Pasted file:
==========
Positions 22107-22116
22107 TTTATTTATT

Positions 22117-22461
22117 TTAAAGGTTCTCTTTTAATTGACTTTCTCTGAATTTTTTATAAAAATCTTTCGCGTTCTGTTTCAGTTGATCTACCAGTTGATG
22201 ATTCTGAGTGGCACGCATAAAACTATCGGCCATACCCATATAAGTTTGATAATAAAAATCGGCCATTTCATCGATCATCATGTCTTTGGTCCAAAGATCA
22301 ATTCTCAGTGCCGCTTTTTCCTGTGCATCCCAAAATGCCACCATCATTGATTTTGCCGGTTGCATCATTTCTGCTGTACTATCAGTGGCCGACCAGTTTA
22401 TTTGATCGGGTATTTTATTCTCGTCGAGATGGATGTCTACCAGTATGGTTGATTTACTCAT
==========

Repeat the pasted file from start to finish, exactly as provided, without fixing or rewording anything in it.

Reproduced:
Positions 22107-22116
22107 TTTATTTATT

Positions 22117-22461
22117 TTAAAGGTTCTCTTTTAATTGACTTTCTCTGAATTTTTTATAAAAATCTTTCGCGTTCTGTTTCAGTTGATCTACCAGTTGATG
22201 ATTCTGAGTGGCACGCATAAAACTATCGGCCATACCCATATAAGTTTGATAATAAAAATCGGCCATTTCATCGATCATCATGTCTTTGGTCCAAAGATCA
22301 ATTCTCAGTGCCGCTTTTTCCTGTGCATCCCAAAATGCCACCATCATTGATTTTGCCGGTTGCATCATTTCTGCTGTACTATCAGTGGCCGACCAGTTTA
22401 TTTGATCGGGTATTTTATTCTCGTCGAGATGGATGTCTACCAGTATGGTTGATTTACTCAT